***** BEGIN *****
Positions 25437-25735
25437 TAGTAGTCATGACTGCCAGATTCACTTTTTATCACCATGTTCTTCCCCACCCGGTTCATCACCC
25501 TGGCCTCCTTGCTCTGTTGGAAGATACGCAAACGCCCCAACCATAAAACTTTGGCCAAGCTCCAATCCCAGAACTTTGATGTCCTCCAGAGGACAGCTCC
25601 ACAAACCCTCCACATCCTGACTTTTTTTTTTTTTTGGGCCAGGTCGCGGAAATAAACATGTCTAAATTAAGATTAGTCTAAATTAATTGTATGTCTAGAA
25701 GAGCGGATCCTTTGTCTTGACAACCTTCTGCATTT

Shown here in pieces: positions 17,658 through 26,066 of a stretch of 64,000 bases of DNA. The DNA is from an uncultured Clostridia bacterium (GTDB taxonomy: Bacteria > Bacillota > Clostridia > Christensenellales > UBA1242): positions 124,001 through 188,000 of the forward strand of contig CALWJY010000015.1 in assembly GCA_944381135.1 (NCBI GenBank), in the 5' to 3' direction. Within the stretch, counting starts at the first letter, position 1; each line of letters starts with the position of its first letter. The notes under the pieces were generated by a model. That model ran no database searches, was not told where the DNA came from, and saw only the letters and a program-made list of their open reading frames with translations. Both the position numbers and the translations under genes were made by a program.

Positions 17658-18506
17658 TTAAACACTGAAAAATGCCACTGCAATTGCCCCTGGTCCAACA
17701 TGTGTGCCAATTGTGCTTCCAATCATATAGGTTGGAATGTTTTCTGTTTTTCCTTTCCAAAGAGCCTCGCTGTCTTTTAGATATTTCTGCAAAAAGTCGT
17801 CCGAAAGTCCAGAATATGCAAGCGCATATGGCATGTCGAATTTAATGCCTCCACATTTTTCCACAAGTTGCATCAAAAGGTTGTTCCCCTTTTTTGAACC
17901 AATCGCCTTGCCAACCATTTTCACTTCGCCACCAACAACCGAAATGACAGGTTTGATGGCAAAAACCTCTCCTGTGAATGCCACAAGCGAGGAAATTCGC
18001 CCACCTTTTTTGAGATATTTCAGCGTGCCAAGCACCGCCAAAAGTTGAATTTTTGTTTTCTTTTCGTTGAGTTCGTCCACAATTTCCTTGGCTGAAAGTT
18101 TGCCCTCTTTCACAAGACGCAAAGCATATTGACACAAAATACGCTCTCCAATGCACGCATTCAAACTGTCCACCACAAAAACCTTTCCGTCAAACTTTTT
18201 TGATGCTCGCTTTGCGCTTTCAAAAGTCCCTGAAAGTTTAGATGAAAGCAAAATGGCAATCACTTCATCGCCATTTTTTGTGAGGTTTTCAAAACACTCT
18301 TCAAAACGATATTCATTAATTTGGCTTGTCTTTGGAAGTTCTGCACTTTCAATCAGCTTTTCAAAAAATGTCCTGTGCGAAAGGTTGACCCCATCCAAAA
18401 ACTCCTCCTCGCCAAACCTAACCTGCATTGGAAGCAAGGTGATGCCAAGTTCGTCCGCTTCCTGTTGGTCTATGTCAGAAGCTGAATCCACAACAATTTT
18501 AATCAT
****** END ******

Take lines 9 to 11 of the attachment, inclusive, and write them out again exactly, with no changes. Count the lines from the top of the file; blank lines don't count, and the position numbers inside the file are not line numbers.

17701 TGTGTGCCAATTGTGCTTCCAATCATATAGGTTGGAATGTTTTCTGTTTTTCCTTTCCAAAGAGCCTCGCTGTCTTTTAGATATTTCTGCAAAAAGTCGT
17801 CCGAAAGTCCAGAATATGCAAGCGCATATGGCATGTCGAATTTAATGCCTCCACATTTTTCCACAAGTTGCATCAAAAGGTTGTTCCCCTTTTTTGAACC
17901 AATCGCCTTGCCAACCATTTTCACTTCGCCACCAACAACCGAAATGACAGGTTTGATGGCAAAAACCTCTCCTGTGAATGCCACAAGCGAGGAAATTCGC